We speak with former Environmental Protection Agency biologist Bruce Boler who resigned to protest the agency’s acceptance of a developer-financed study that concluded wetlands give off more pollutants than they absorb. [Includes transcript]
The study suggested that replacing natural wetlands with golf courses and other developments may be better for the environment.
In his resignation letter, Bruce Boler writes: "Ultimately, the politics in Southwest Florida have proven to be stronger than the science…I have worked assiduously in the last three years to develop an evaluation that would discourage development in wetlands (no pollutant source) and provide a means to sustain the unique quality of life that this region offers with its abundant aquatic resources. I fear that my efforts may have, inadvertently, strengthened the very forces that are intent on developing these resources."
- Bruce Boler, an Environmental Protection Agency biologist who resigned to protest the agency’s acceptance of a developer-financed study that concluded wetlands give off more pollutants than they absorb.
AMY GOODMAN: Bruce Bowler joins us now. Welcome to Democracy Now!.
BRUCE BOLER: Thank You.
AMY GOODMAN: Can you take about who did this study and why you resigned?
BRUCE BOLER: The study was actually contracted by the developers themselves who hired a consultant from the outside to do the work, but that — the study itself was part of the reason I resigned is that I had been requiring an evaluation much like the study that was done that was designed to — for developers to demonstrate that they’re not adding any additional pollutants to waters of the United States on their particular project — individual projects and it was kind of an evaluation procedure. It was required because in an environmental impact statement just completed down here, we identified that most of the basins, the water bodies and stuff were impaired or about standing quality, you know, aquatic preserves and that any additional pollutants to these would cause degradation of those water bodies, and that was prohibited by the Clean Water Act. So the Clean Water Act was very clear in requiring that these projects, if they’re discharging additional pollutants to it would be causing degradation. And so I required they demonstrate that they’re not doing any additional pollutants to it and they couldn’t meet my evaluation. It was fairly straightforward, but they couldn’t meet it, so they hired someone from the outside to actually come up with evaluation that could meet it, to essentially — but way it was done was they decided that wetlands were a pollutant source, and in the predevelopment calculation, they actually would come up and say that the wetlands are discharging this many hundreds of pounds of pollutants, and if we filled them in, we could reduce that pollutant load by doing certain types of developments. I protested that very strongly, and when the agencies did not listen to it, my objections, that was kind of the last straw in my leaving.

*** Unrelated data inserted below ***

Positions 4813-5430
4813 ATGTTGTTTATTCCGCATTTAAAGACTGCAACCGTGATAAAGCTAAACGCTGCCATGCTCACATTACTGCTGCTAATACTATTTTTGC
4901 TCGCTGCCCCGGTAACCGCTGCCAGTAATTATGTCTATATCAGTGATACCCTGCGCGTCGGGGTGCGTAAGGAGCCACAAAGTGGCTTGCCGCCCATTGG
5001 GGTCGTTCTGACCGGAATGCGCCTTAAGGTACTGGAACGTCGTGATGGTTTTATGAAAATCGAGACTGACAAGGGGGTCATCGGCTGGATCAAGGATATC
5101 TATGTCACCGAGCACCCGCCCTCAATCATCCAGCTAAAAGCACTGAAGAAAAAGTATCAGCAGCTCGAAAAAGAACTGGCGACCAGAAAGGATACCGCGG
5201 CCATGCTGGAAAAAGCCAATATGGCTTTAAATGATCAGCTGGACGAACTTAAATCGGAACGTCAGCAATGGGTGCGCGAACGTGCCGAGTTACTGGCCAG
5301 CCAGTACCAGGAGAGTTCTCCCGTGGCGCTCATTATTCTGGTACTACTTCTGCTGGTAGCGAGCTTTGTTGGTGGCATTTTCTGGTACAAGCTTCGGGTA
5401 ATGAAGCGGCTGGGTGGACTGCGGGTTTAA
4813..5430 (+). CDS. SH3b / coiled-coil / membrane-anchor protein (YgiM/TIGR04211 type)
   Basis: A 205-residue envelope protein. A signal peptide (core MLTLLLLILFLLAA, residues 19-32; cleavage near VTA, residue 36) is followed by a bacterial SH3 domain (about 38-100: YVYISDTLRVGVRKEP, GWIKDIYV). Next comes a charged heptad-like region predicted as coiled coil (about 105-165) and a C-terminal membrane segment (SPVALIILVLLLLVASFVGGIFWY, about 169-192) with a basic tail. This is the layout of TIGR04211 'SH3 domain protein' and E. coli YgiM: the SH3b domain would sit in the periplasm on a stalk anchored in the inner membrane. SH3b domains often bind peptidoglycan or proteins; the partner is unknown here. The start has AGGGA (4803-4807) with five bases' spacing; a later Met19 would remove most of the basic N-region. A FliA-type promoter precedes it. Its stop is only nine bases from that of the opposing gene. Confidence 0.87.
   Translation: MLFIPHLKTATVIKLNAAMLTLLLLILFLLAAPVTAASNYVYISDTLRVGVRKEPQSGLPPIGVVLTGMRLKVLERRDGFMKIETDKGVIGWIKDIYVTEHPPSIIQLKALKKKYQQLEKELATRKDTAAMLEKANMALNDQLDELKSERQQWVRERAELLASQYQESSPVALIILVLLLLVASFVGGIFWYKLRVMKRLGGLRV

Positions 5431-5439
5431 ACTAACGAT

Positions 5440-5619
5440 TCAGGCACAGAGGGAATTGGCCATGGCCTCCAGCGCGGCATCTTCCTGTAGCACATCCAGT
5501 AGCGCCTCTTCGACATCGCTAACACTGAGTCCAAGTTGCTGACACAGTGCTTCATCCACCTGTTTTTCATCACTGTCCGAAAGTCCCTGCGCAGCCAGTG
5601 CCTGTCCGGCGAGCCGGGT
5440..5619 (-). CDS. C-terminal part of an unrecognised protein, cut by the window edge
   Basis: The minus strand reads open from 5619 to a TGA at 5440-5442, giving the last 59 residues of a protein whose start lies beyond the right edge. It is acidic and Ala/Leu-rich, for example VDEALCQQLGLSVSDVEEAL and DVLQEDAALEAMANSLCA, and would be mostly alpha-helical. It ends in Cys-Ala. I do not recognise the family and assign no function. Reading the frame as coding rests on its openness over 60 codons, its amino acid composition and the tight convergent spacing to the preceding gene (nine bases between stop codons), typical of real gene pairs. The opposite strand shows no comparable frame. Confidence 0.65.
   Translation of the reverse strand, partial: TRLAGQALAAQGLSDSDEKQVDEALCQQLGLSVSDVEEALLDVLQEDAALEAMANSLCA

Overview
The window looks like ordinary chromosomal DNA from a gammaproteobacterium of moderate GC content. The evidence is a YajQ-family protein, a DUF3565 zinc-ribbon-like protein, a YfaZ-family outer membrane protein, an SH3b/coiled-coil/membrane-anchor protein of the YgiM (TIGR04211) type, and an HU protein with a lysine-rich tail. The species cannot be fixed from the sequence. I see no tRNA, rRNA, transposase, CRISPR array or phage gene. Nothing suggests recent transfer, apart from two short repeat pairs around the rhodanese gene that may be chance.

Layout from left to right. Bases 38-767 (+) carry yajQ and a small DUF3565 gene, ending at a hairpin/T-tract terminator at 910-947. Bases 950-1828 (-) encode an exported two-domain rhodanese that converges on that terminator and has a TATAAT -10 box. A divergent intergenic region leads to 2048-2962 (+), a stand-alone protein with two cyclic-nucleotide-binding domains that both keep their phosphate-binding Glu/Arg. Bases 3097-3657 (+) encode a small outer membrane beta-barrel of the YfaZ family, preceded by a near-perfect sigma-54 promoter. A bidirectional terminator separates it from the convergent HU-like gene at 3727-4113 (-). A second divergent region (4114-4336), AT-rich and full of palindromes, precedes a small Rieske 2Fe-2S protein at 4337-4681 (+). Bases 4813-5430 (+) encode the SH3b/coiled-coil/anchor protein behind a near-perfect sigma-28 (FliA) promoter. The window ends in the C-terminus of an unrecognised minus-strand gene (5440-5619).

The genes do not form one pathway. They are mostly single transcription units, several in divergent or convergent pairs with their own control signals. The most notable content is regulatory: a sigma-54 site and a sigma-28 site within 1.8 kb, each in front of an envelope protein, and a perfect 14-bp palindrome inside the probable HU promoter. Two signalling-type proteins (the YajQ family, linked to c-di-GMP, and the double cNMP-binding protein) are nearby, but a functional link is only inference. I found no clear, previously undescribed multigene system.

AMY GOODMAN: Bruce Bolder, can you talk about where golf courses fit into this?
BRUCE BOLER: Yes. One of the interesting parts was that one of the first huge developments trying to use this evaluation was doing a couple of golf courses, and they submitted the golf courses with filling them in, and using wetlands as a pollutant loading source and they reduced their pollutant load by their two golf courses by filling in the wetlands to build the two golf courses because in the Harvey method the consultants the developers hired, they — filling in wetland should produce uplands without buildings on them would actually reduce your pollutant discharge. So you could fill in hundreds and hundreds of acres of wetlands building a golf course and reduce your pollutant discharge. I said this was ridiculous, that there was no science showing that golf courses are going to have less pollutant load than wetlands, and in fact, wetlands from all the scientific literature actually removes pollutant discharges through chemical, physical and biological processes. This is well understood. The idea that we can reduce pollutant discharges by putting a golf course in the place of a wetland is absurd. That’s in the calculations that the agency approved down here. You could do that.
AMY GOODMAN: Finally, Bruce Bowler, what’s happened to the EPA? I mean, every report coming out now about misinforming New Yorkers at Ground Zero, about the dangers of the toxins, the vacuuming of the EPA website of words like global warming?
BRUCE BOLER: I tell you the term I hear is: Run silent, run deep. Whenever I send a project — an elevation project up to go up to Washington for a possible veto, which is their prerogative under the Clean Water Act for a significant project that should be vetoed, the lawyer from Washington told me, listen, privately, they’re not going to do anything. They’re scared to do anything up here. No one wants to get out on front on any of this. We’re just trying to hold on while we can to get through this. That’s pretty scary to me. They’re shaking in their boots afraid too do anything. I don’t know who’s got their thumb on them, but they’re not going to do anything is my understanding.
AMY GOODMAN: you don’t know who’s got their thumb on them?
BRUCE BOLER: I don’t want to speculate, but I could speculate, but it would just be speculation.
AMY GOODMAN: What would you speculate?
BRUCE BOLER: I would speculate it is political. Definitely, we have had political changes. The one thing I knew political was when we had a new regional administrator —
AMY GOODMAN: We have 5 seconds, would you say it’s the White House?
BRUCE BOLER: Yes. I would say it is.
AMY GOODMAN: Bruce Bowler, I want to thank you for being with us, Environmental Protection Agency biologist, who has resigned. That does it for the show.
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